Add Egress Rule
    .
  12. Click the
    To
    field, click in the empty box, type externalnetwork:name=dhcp, and click outside of the dialog to close it.
  13. Click the
    Protocols/Ports
    field, delete Any, type udp/67, press ENTER, then type udp/68, and click outside of the dialog to close it.
  14. Click
    Create
    .
  15. Select
    Platform
    .
  16. After some time, you should see a new external network named
    dhcp
    with a solid green flow from your host, as shown below.
    This could take up to a half hour.
    To see the results immediately, you can install and run sudo dhcping against the IP address of your DHCP server.

Allow lightweight directory access protocol communications

If the host needs to connect to an lightweight directory access protocol (LDAP) server, you must enable TCP communications, typically over port 389. We assume in this procedure that your LDAP servers use IPv4 addresses.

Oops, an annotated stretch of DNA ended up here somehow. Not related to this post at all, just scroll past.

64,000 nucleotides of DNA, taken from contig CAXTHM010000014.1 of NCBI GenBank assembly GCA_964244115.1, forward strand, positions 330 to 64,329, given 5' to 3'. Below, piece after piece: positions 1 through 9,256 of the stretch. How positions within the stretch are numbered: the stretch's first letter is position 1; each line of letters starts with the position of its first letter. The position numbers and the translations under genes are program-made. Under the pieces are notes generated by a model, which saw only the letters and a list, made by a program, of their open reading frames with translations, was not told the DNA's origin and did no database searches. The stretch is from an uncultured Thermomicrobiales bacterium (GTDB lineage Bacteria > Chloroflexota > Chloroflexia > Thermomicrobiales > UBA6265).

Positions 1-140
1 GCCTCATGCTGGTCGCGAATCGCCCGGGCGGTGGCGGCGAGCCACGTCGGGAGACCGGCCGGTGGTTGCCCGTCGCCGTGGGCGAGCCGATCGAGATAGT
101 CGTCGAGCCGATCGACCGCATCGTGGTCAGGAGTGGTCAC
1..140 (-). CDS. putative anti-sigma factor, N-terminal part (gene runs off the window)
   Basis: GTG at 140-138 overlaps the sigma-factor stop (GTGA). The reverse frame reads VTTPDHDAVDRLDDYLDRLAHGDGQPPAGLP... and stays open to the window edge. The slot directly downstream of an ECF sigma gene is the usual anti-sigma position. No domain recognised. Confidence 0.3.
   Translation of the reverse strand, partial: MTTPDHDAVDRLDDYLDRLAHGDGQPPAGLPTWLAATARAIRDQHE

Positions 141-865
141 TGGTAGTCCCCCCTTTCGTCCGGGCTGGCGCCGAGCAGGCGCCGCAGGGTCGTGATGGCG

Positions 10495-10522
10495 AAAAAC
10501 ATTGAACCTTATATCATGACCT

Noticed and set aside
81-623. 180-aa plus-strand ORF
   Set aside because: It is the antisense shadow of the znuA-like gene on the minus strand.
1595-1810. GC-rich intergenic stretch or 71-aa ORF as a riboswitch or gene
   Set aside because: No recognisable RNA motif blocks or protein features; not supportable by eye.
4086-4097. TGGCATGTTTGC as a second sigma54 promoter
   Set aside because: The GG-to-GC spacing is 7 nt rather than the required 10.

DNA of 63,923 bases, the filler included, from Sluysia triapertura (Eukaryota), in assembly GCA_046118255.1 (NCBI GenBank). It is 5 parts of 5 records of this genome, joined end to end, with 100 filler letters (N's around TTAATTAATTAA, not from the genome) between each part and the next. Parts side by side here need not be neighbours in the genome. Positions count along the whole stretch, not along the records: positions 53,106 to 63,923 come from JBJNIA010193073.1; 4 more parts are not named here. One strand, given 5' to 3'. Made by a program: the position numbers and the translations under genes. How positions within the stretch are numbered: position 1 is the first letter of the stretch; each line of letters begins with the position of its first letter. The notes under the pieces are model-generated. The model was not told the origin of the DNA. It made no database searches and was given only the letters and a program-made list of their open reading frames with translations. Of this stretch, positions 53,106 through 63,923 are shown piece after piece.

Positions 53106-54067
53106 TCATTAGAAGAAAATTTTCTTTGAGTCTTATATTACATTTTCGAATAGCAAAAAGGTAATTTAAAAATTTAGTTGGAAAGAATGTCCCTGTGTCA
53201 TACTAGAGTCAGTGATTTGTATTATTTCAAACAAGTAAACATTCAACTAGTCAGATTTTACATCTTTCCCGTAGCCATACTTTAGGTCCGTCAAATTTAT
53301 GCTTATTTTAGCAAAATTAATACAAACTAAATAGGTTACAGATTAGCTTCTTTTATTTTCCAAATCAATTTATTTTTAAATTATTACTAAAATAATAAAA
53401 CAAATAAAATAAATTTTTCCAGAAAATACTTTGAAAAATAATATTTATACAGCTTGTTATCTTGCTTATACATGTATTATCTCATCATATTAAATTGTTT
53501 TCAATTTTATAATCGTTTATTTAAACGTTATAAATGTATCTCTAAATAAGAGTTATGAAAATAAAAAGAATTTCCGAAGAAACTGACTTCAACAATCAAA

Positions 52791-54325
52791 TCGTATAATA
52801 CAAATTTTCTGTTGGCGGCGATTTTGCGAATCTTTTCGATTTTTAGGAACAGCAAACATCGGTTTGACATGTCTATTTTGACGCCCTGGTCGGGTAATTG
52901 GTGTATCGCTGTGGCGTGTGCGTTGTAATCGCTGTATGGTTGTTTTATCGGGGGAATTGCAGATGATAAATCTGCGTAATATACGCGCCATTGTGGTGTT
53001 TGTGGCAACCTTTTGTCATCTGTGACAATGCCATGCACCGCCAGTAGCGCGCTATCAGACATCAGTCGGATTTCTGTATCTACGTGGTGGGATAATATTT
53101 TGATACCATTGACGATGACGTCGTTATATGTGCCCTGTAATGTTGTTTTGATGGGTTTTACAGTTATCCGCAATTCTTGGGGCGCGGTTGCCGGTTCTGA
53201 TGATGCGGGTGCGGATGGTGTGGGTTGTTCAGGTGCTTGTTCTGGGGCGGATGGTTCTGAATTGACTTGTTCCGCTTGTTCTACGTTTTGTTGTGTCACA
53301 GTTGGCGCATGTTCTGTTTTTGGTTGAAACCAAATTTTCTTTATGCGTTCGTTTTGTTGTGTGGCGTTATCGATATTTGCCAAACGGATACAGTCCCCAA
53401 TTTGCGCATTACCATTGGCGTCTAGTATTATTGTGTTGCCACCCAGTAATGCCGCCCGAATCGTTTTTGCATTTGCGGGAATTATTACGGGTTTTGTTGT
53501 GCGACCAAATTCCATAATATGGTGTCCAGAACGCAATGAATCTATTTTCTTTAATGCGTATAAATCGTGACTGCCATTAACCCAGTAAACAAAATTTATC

If you are using LDAPS, open ports 636, 3268, and 3269 instead of port 389.
  1. In the Microsegmentation Console web interface, expand
    Defend
    , select
    Network
    , select
    External networks
    , and click the
    Create
    button.
  2. Type ldap in the
    Name
    field and click
    Next
    .
  3. Type 0.0.0.0/0 in the
    Networks
    field, press ENTER, and click
    Next
    .
  4. Click
    Create
    .
  5. Select
    Rulesets
    and click the
    Create
    button.
  6. Type a descriptive name such as Allow outgoing LDAP queries in the
    Name
    field and click
    Next
    .
  7. Type the tag you wish to use to identify the enforcer in the
    Applies to
    field.
    If we were using the enforcer’s ID, we would type $enforcerid=5f1f2ad0f0fe17061e24ed7d
  8. Under
    Outgoing
    , click
    Add Egress Rule
    .
  9. Click the
    To
    field, click in the empty box, type externalnetwork:name=ldap, and click outside of the dialog to close it.
  10. Click the
    Protocols/Ports
    field, delete Any, type tcp/389, and click outside of the dialog to close it.
  11. Click
    Create
    .
  12. Select
    Platform
    .
  13. After some time, you should see a new external network named
    ldap
    with a solid green flow from your host, as shown below.
    You should observe TCP port 389 flows from the host to the
    Somewhere
    external network, as well as to the the